There’s Still Time to Enjoy Fishing’s Forgotten Season
According to Yamaha Pro Todd Faircloth, anglers still have time to enjoy what he describes as bass fishing’s ‘forgotten season,’ when fish are migrating back out of tributary creeks to main lake structure where they’ll spend the winter.
“Fishermen look forward to September when bass start following shad and other baitfish into the creeks,” explains Faircloth, “but they don’t take advantage of the time those same fish come right back out of the creeks when the water begins turning colder.
The outward migration does not last as long, but the bass are still shallow, easily accessible, and they’re feeding actively because they’re right behind the baitfish.”
Faircloth has experienced this outward migration often on his home lake of Sam Rayburn in Texas, during which he’s caught largemouths weighing more than 11 pounds. His favorite depth range is between five and eight feet, but he stays close to deeper water channels and breaks.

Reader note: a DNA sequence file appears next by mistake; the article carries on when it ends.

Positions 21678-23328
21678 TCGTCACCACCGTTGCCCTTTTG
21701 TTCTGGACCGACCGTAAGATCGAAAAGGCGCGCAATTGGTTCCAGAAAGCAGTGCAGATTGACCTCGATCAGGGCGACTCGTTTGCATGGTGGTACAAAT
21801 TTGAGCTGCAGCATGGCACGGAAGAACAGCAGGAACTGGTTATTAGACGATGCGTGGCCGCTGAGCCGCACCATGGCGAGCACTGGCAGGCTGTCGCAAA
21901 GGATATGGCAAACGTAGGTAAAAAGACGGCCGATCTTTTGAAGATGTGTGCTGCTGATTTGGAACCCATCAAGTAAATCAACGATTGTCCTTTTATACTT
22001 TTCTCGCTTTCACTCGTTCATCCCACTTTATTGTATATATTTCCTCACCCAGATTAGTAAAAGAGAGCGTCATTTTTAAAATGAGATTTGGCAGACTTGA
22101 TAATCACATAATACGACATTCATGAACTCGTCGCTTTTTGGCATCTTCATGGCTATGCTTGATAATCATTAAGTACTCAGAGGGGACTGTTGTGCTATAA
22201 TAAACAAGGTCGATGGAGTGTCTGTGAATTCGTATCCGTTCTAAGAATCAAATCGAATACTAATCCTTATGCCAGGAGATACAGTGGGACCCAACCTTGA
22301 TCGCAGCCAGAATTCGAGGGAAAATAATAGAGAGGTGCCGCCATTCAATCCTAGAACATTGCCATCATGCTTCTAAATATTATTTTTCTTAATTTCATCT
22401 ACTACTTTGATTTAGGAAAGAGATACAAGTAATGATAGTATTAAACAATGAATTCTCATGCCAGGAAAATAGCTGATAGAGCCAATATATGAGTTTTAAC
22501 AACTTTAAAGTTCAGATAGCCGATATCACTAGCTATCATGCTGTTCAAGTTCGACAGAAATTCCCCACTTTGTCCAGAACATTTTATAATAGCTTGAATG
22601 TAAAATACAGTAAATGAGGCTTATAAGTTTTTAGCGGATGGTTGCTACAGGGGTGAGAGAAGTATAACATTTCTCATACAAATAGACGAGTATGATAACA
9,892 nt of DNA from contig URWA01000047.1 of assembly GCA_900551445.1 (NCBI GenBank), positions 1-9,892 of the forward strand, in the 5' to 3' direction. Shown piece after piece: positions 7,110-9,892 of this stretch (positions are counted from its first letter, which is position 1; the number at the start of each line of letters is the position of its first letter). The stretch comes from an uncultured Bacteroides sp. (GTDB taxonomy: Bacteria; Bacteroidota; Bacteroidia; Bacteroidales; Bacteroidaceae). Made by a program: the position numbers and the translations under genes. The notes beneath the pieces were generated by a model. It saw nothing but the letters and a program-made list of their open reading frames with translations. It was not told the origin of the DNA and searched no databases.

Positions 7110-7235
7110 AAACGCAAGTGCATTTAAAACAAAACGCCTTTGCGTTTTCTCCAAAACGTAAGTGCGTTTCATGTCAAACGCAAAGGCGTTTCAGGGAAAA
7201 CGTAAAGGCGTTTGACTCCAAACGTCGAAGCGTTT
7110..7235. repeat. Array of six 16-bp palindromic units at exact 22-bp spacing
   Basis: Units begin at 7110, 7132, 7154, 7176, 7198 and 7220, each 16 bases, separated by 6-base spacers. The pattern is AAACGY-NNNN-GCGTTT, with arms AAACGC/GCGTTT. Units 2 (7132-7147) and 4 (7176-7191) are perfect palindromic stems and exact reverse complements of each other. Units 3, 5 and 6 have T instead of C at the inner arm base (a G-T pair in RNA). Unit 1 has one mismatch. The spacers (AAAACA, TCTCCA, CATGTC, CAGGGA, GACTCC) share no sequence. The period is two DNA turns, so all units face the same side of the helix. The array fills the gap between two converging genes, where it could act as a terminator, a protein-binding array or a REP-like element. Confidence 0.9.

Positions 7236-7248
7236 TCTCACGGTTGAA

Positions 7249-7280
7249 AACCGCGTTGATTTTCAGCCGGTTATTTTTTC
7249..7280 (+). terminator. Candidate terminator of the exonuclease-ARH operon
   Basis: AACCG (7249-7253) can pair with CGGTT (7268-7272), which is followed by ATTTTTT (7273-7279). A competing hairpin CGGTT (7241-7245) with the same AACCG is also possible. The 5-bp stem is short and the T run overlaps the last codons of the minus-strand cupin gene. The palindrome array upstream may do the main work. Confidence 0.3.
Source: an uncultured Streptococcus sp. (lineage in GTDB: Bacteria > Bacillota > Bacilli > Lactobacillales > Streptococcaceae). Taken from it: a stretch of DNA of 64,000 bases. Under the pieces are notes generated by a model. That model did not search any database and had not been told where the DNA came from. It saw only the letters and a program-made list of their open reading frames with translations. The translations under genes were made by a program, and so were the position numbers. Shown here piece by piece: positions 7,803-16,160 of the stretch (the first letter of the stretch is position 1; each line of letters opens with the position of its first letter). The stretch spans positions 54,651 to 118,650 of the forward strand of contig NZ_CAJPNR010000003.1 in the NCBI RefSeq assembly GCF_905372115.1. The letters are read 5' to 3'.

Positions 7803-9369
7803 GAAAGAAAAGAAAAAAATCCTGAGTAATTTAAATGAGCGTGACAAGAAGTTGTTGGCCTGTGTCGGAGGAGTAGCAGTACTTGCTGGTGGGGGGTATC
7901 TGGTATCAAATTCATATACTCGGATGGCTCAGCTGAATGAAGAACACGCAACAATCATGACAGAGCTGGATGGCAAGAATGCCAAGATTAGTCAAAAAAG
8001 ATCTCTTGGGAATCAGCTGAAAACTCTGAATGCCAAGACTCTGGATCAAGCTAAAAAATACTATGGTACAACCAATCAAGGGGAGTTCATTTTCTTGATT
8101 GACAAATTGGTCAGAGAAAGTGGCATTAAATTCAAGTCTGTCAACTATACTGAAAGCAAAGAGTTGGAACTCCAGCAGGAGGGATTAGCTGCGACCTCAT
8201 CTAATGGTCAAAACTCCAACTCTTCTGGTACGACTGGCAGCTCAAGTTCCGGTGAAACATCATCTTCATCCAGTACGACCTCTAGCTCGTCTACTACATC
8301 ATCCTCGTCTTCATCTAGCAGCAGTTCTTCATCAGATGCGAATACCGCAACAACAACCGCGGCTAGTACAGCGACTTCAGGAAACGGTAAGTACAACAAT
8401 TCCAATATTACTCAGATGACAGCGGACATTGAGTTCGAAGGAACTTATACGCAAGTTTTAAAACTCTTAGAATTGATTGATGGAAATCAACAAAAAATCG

“I like to begin fishing about halfway into a tributary and just work my way out toward the main lake,” he continues. “If the lake has vegetation like hydrilla or milfoil, I’ll really concentrate on that, especially around the deeper edges, but if no grass is present, then I’ll fish secondary points, stumps, rocks, and even the ends of boat docks.
“ I follow the channel with my electronics, because the bass are going to use that channel, too, rather than scatter. I look for baitfish as well as cover and structure, because bass won’t be far from them.”